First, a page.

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OtoMatch: Content-based eardrum image retrieval using deep learning

  • Seda Camalan ,

    Roles Data curation, Formal analysis, Methodology, Software, Validation, Visualization, Writing – original draft, Writing – review & editing

    Affiliation Center for Biomedical Informatics, Wake Forest School of Medicine, Winston-Salem, North Carolina, United States of America

  • Muhammad Khalid Khan Niazi,

    Roles Conceptualization, Formal analysis, Investigation, Methodology, Validation, Visualization, Writing – review & editing

    Affiliation Center for Biomedical Informatics, Wake Forest School of Medicine, Winston-Salem, North Carolina, United States of America

  • Aaron C. Moberly,

    Roles Data curation, Validation, Writing – review & editing

    Affiliation Department of Otolaryngology, Ohio State University, Columbus, Ohio, United States of America

  • Theodoros Teknos,

    Roles Data curation, Validation, Writing – review & editing

    Affiliation UH Seidman Cancer Center, Cleveland, Ohio, United States of America

  • Garth Essig,

    Roles Data curation, Validation, Writing – review & editing

    Affiliation Department of Otolaryngology, Ohio State University, Columbus, Ohio, United States of America

  • Charles Elmaraghy,

    Roles Data curation, Validation, Writing – review & editing

    Affiliation Department of Otolaryngology, Ohio State University, Columbus, Ohio, United States of America

  • Nazhat Taj-Schaal,

    Roles Data curation, Validation, Writing – review & editing

    Affiliation Department of Internal Medicine, Ohio State University, Columbus, Ohio, United States of America

  • Metin N. Gurcan

    Roles Conceptualization, Data curation, Formal analysis, Funding acquisition, Investigation, Project administration, Resources, Supervision, Validation, Visualization, Writing – review & editing

    Affiliation Center for Biomedical Informatics, Wake Forest School of Medicine, Winston-Salem, North Carolina, United States of America

OtoMatch: Content-based eardrum image retrieval using deep learning

  • Seda Camalan, 
  • Muhammad Khalid Khan Niazi, 
  • Aaron C. Moberly, 
  • Theodoros Teknos, 
  • Garth Essig, 
  • Charles Elmaraghy, 
  • Nazhat Taj-Schaal, 
  • Metin N. Gurcan


Acute infections of the middle ear are the most commonly treated childhood diseases. Because complications affect children’s language learning and cognitive processes, it is essential to diagnose these diseases in a timely and accurate manner. The prevailing literature suggests that it is difficult to accurately diagnose these infections, even for experienced ear, nose, and throat (ENT) physicians. Advanced care practitioners (e.g., nurse practitioners, physician assistants) serve as first-line providers in many primary care settings and may benefit from additional guidance to appropriately determine the diagnosis and treatment of ear diseases. For this purpose, we designed a content-based image retrieval (CBIR) system (called OtoMatch) for normal, middle ear effusion, and tympanostomy tube conditions, operating on eardrum images captured with a digital otoscope. We present a method that enables the conversion of any convolutional neural network (trained for classification) into an image retrieval model. As a proof of concept, we converted a pre-trained deep learning model into an image retrieval system. We accomplished this by changing the fully connected layers into lookup tables. A database of 454 labeled eardrum images (179 normal, 179 effusion, and 96 tube cases) was used to train and test the system. On a 10-fold cross validation, the proposed method resulted in an average accuracy of 80.58% (SD 5.37%), and maximum F1 score of 0.90 while retrieving the most similar image from the database. These are promising results for the first study to demonstrate the feasibility of developing a CBIR system for eardrum images using the newly proposed methodology.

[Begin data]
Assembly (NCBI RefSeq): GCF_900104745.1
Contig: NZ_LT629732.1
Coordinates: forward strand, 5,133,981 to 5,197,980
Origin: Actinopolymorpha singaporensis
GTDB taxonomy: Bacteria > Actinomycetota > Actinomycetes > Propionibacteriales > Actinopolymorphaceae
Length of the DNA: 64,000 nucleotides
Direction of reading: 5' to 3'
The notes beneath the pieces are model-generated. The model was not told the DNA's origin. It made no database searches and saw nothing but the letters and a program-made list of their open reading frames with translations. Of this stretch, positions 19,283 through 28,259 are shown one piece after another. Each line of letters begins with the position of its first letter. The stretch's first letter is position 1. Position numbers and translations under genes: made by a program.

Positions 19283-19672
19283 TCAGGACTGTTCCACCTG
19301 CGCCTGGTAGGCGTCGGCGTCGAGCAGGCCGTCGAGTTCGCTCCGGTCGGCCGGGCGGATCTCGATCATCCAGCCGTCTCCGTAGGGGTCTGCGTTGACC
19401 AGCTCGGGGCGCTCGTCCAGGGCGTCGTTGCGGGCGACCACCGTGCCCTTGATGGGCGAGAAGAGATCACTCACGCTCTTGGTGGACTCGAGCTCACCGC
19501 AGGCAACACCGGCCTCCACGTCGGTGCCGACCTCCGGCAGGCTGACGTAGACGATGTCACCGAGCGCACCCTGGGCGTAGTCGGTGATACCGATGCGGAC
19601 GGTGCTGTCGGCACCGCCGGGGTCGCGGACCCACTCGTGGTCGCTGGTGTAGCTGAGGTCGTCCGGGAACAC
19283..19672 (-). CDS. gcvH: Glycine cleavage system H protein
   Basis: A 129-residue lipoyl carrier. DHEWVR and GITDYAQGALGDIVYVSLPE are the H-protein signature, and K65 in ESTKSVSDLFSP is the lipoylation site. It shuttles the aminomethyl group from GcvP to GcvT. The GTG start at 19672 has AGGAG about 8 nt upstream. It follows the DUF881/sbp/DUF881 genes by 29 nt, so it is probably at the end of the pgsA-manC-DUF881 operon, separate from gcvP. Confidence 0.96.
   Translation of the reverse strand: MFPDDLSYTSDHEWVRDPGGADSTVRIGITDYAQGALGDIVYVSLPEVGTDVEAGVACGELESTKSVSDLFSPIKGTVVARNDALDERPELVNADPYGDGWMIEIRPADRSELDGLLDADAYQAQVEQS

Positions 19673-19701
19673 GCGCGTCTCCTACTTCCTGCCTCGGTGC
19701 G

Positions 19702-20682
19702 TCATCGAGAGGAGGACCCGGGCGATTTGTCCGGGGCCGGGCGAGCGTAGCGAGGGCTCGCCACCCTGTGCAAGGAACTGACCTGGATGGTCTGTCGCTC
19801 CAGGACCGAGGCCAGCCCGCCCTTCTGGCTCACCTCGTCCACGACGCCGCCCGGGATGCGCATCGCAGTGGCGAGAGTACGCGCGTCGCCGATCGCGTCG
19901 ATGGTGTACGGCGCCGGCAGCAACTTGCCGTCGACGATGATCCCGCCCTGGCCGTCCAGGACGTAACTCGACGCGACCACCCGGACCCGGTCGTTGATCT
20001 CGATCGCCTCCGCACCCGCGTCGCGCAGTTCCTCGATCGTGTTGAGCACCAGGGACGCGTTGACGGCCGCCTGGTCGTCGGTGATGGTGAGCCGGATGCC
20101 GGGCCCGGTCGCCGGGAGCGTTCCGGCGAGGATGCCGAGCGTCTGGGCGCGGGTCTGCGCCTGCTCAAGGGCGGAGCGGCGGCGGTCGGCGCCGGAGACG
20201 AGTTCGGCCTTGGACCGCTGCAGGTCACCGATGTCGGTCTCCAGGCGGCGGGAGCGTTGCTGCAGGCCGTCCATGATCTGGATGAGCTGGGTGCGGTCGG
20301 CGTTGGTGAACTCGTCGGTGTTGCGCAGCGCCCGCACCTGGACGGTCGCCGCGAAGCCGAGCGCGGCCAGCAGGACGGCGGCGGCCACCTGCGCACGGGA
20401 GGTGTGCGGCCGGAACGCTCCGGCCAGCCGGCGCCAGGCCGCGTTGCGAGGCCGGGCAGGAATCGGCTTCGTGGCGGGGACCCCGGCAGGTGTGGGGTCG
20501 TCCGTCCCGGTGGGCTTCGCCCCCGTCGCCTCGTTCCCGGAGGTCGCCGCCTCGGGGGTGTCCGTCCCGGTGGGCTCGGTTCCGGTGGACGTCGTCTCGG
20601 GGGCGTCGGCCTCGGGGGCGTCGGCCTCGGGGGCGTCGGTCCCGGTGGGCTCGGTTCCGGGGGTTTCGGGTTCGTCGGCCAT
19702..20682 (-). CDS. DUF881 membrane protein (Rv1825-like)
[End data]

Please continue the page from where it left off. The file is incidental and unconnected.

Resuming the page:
The financial burden of eardrum diseases to society is enormous; for example, more than $5 billion per year is spent on acute otitis media (OM) alone [1] because of unnecessary antibiotics and the over treatment of it. This contributes to antibiotic resistance as well. The incidence rates of acute OM and chronic OM are 10.9% and 4.8%, respectively, with 51.0% and 22.6% of these occurring in children under the age of five years [2]. Ear, nose, and throat (ENT) physicians, emergency physicians, adult and pediatric primary care physicians and advanced care practitioners (e.g., nurse practitioners, physician assistants) in primary care settings, render the diagnosis of ear diseases. The diagnosis depends on technical skills as well as the accumulated clinical experience of the practitioners in viewing and diagnosing many different ear pathologies. To improve diagnostic accuracy and reduce the chances of using unnecessary antibiotics, previous computer-aided diagnosis studies have focused on the detection of OM [36]. In a recent study from our group [7], a decision fusion of predictions obtained from digital otoscopy images and tympanometry measurements has been applied for detecting eardrum abnormalities. Although the decision support provided by the tools described in those previous studies might provide some utility for many clinicians, providing a selection of similar-looking images–with already established diagnoses–would be helpful as an adjunct diagnostic support approach.